Winter is the season of our discontent and, like some animals, we go to extremes to avoid it — hibernating in our dens or flying south in search of warm breezes.
“People avoid winter because it has the narrative of death and dying,” says Lee-Anne Walker, the naturalist guide from Wild Nature Tours, who is leading me on my first-ever snowshoe outing, in British Columbia’s Mount Fernie Provincial Park. Walker has been snowshoeing for 40 years, ever since she trudged along next to her land-surveyor father in the foothills of Alberta’s Rocky Mountains as a girl.
“Snowshoeing is quiet, reflective and spiritual in the sense that it’s very invigorating for the soul,” says Walker.
Strapping on a lightweight pair of red plastic snowshoes featuring front and rear serrated crampons, I feel quintessentially Canadian: like the canoe, snowshoes were important to the survival of early Aboriginal people. They allow me to plough through tight spaces between congregating pines, walk across a frozen pond and clamp firmly into hefty snowbanks, tackling the drifts’ height as smoothly as a superhero. Best of all, these snowshoes will soon offer me a glimpse into hidden stories in the snow.
The pristine duvet stretched before us seems dormant on the surface, but signs of activity are revealed in lumpy droppings of scat and well-defined tracks. There are deep narrow stakes where moose have stepped through the snow. The periodic criss-crossing paw prints of a hare and a lynx look misleadingly playful, but foreshadow the possibility of bloody drama up ahead. I stare in holy awe at the erratic tracks of a mouse that has likely been scurrying for seeds while evading circling hawks, its tiny feet and dragging tail leaving behind a delicate pattern of embroidery. I think about the human tracks I am leaving, so ungainly and heavy-footed in comparison.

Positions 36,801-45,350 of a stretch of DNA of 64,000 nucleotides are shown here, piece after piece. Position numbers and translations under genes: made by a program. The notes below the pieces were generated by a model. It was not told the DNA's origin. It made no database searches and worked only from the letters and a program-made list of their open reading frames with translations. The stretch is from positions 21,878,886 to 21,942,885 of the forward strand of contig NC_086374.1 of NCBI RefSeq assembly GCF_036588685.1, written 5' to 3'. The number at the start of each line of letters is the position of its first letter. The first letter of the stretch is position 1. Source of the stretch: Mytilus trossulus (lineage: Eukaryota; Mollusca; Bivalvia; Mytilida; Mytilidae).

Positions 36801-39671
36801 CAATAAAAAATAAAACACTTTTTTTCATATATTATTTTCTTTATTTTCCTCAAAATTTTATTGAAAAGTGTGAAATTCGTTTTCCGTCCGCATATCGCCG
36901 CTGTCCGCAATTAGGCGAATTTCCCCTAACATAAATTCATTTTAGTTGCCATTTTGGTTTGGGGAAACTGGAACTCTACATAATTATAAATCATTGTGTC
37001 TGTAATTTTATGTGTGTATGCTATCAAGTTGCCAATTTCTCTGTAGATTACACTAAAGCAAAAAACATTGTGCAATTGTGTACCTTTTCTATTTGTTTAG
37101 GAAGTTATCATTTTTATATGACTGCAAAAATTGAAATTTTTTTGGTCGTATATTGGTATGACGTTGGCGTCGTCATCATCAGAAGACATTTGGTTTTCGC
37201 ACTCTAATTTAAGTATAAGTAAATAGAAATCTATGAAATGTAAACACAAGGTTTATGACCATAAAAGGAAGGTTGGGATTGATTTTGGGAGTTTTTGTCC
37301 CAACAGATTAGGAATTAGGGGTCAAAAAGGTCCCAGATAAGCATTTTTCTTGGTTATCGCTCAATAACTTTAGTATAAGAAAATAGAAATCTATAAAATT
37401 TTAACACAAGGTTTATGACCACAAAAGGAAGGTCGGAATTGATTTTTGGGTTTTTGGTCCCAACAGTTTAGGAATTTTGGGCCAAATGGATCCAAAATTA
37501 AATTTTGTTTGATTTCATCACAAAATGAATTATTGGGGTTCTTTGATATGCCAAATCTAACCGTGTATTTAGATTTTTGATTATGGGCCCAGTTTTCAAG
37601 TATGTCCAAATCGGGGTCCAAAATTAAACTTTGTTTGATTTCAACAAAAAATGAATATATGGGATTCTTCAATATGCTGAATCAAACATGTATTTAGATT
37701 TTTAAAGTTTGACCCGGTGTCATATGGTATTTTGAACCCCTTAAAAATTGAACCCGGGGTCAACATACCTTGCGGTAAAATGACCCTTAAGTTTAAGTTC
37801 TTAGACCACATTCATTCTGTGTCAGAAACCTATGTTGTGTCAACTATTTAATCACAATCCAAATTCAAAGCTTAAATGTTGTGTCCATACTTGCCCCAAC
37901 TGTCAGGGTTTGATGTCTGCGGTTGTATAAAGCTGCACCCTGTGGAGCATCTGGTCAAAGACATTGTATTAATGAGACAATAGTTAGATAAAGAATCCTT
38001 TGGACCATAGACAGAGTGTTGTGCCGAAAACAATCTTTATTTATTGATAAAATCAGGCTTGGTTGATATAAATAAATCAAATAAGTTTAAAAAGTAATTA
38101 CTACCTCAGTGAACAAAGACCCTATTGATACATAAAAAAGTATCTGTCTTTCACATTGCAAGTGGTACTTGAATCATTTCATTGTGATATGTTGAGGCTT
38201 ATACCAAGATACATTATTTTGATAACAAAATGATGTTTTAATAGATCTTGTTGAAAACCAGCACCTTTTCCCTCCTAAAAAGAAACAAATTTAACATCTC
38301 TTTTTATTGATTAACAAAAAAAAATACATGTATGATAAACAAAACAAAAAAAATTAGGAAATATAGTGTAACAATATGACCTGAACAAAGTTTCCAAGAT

We pass naked trees, stripped of their leaves, exposing claw marks in the bark where a grizzly has been clamouring. Chewed bits of lichen cling high on the trunks of red cedars, evidence that elk have reared up on hind legs for this emergency food supply. Alerted to a sweet melody in the sky, Walker announces, “An American dipper — North America’s only aquatic songbird.” High up in a hollowed-out tree is a winsome pine marten, its button eyes following our every move. We amuse each other for a good 20 minutes.
Walker hands me a magnifying glass to study individual snowflakes, explaining the difference between radiating dendrites and sectoral plates. Their complex structures are as precisely rendered as stained glass in a cathedral’s rose window. “How full of the creative genius is the air in which these are generated!” wrote American author Henry David Thoreau. “I should hardly admire more if real stars fell and lodged on my coat.”
How can I mutter for months during a season that heralds such perfection? I resolve to buy a pair of snowshoes and some long johns. Instead of cursing winter’s cold, I will celebrate it. This simple trek in the woods has shown me it would be a sin not to.
Anne Bokma is a journalist in Hamilton.
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